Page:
Sorry Scarcityists: Demand Curves Still Slope Downward

At Cafe Hayek, Don Boudreaux writes a response to the scarcityist argument, as he puts it:

[P]rotectionism is justified if enough consumers or voters are willing to pay higher prices in order to help workers.

Don lists three reasons why the scarcityists’ reasoning is incorrect.  Below is my addition of a fourth reason from the comments section of that post:

I’d add a fourth one, one which shows that this scarcityist’s plan to save jobs though higher prices cannot work:

When the relative prices of protected domestic goods rises, then some sacrifices must be made. Scarcityists assume, incorrectly, that all the goods where quantity demanded falls is from the importers rather than the domestic producers, and thus only foreigners’ jobs are harmed. But this is not so; we only import a fraction of our goods. If the relative prices of domestic protected goods X, Y, and Z rise, and if the scarcityists do not change their purchases of X, Y, and Z, then necessarily other purchases of domestic goods that were not subject to import competition (say, goods A, B, and C) will be cut back. For instance: if one has to spend more on sugar, steel, and toys, one has less to spend on dinner out, movies, and baseball games.

The scarcityist may respond by saying “But wait! I am not on my budget constraint. I don’t spend every penny I have. I can afford to spend more.” I have two responses to this: 1) Good for you, but for many of us, we are not that wealthy, and 2) Then that necessarily means you are saving less. By saving less, there are less loanable funds, which means less money for people to borrow to build homes and businesses, persue education, buy cars, etc. So, you’re taking jobs away from people in construction, business, education, automaking, etc. In short, as long as relative prices rise, quantity demanded of something has to fall. Why? Scarcity is still a thing.

In his 1971 book “Economic Theory,” Gary Becker has a neat little proof of this (see pages 21-23 of the 2007 edition). A more detailed proof and discussion can be found here: http://www.jstor.org/stable/1827018

 

Savings Is Not A Cost

Don Boudreaux draws my attention to an opinion piece at the Washington Post written by Robert Samuelson.  Don addresses one concern Samuelson has, but I want to address another, more fundamental point.

Samuelson writes (emphasis added):

A simple example shows why the theory works. Consider (hypothetically) widgets. Assume that new technologies cut widget production costs by 20%. These savings must go somewhere, and the chances are that they will be spent, thereby creating new jobs. The major candidates to receive the windfall are: (a) consumers, who could benefit from lower widget prices; (b) widget workers, whose salaries might be boosted; or (c) the shareholders of widget makers, which might raise dividends or build factories.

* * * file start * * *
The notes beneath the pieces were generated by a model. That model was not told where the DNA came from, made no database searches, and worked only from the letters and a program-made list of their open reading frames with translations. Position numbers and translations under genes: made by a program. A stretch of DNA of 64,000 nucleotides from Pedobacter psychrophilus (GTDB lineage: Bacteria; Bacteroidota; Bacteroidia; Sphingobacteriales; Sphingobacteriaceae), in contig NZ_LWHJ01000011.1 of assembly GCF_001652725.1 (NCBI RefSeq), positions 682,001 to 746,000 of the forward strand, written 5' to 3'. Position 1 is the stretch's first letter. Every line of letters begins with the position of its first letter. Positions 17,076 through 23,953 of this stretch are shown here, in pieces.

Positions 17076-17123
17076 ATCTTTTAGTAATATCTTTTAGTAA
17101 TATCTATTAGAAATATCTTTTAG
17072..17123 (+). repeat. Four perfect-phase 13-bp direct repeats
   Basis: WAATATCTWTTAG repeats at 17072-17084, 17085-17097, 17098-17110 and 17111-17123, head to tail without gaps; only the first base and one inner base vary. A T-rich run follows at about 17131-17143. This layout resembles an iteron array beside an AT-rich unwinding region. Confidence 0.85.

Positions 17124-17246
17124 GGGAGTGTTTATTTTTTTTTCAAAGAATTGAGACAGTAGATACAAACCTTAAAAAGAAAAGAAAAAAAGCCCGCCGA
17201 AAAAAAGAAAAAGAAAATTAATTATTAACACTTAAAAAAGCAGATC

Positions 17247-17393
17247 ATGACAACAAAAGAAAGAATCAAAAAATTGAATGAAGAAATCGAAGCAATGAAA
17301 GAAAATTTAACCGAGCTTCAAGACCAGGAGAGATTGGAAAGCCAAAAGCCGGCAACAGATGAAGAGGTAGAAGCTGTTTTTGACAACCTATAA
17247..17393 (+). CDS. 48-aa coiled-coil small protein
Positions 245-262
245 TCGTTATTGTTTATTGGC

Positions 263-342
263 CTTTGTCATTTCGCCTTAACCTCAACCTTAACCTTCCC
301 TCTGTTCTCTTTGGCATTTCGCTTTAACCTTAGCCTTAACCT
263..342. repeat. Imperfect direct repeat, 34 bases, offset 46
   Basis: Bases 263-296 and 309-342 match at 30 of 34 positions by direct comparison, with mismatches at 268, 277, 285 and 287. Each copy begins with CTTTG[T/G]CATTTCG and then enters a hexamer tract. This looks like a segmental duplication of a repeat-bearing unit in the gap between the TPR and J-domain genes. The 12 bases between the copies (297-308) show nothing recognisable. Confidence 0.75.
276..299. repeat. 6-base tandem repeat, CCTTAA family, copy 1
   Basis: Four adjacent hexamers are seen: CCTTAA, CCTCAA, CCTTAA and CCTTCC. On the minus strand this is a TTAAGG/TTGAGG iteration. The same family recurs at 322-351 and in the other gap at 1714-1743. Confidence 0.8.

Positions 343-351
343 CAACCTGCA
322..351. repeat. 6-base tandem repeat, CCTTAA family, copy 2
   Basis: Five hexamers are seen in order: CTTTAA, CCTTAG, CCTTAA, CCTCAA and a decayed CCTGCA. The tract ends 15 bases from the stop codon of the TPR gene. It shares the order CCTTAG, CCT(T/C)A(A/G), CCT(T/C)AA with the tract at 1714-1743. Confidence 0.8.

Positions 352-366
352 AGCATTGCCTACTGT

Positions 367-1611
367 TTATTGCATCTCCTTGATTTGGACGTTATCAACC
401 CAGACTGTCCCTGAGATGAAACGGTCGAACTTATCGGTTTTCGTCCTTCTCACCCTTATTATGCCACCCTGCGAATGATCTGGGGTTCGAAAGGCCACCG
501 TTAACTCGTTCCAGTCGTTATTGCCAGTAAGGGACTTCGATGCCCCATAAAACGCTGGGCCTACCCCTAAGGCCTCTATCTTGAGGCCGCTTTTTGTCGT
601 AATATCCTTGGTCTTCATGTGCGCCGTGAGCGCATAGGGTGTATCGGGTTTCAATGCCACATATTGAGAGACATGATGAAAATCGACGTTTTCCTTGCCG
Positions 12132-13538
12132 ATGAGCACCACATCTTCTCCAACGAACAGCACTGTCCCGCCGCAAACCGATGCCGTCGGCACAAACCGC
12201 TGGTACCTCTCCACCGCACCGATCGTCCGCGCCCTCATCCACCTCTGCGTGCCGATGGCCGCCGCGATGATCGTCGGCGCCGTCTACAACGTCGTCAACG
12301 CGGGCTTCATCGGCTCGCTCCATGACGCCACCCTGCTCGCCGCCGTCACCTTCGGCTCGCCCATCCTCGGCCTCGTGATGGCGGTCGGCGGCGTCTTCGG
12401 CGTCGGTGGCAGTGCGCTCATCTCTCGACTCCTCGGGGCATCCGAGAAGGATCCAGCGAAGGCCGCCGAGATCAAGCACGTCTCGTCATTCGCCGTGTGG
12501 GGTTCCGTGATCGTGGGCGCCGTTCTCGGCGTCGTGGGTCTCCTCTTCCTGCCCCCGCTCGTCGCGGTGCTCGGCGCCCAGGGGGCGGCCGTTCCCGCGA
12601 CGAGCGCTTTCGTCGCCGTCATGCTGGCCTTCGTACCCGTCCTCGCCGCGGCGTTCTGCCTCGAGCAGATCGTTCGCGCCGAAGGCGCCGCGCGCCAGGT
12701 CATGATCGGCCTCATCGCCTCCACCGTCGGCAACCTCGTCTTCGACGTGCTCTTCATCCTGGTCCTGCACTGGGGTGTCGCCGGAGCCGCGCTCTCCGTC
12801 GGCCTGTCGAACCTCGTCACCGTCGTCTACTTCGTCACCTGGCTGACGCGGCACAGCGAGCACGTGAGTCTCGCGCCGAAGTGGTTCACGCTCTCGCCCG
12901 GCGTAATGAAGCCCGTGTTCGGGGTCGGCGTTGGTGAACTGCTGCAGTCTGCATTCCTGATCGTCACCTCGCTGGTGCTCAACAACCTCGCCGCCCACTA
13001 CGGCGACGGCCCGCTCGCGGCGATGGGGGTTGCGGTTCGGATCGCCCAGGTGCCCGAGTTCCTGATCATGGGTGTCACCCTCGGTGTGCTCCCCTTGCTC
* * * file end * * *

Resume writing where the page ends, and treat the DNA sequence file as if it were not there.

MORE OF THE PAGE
This logic could be thwarted if the windfall were saved and not spent.

Strictly speaking, this is not true.  If the windfall were saved and not spent, that does not mean that benefits do not occur.  Savings are economically productive, too.  Even if 100% of the windfall were saved, that would mean there are more funds for investment: housing loans, car loans, retirement, business loans, etc.  An increase in savings would help boost the economy, too.

Let’s do some thinking on the margin.  Let’s say that the windfall results in $1m saved.  Taking Samuelson’s argument above at face value, it’d mean that the $1m saved was a loss for the economy.  However, that $1m is loaned out to a new business owner who uses it to build his building, stock his store, and, once up and running hires more workers and produces more wealth for his community and the world.  The economy certainly has benefited.  I would suggest the following edit to Dr. Samuelson’s paragraph (bold and italicized part is my writing):

A simple example shows why the theory works. Consider (hypothetically) widgets. Assume that new technologies cut widget production costs by 20%. These savings must go somewhere, and the chances are that they will be spent, thereby creating new jobs. The major candidates to receive the windfall are: (a) consumers, who could benefit from lower widget prices; (b) widget workers, whose salaries might be boosted; (c) the shareholders of widget makers, which might raise dividends or build factories; or (d) borrowers/investors who now have a larger pool of loanable funds from which to draw, if some of the windfall is saved.

This logic could be thwarted if the windfall were saved and not spent.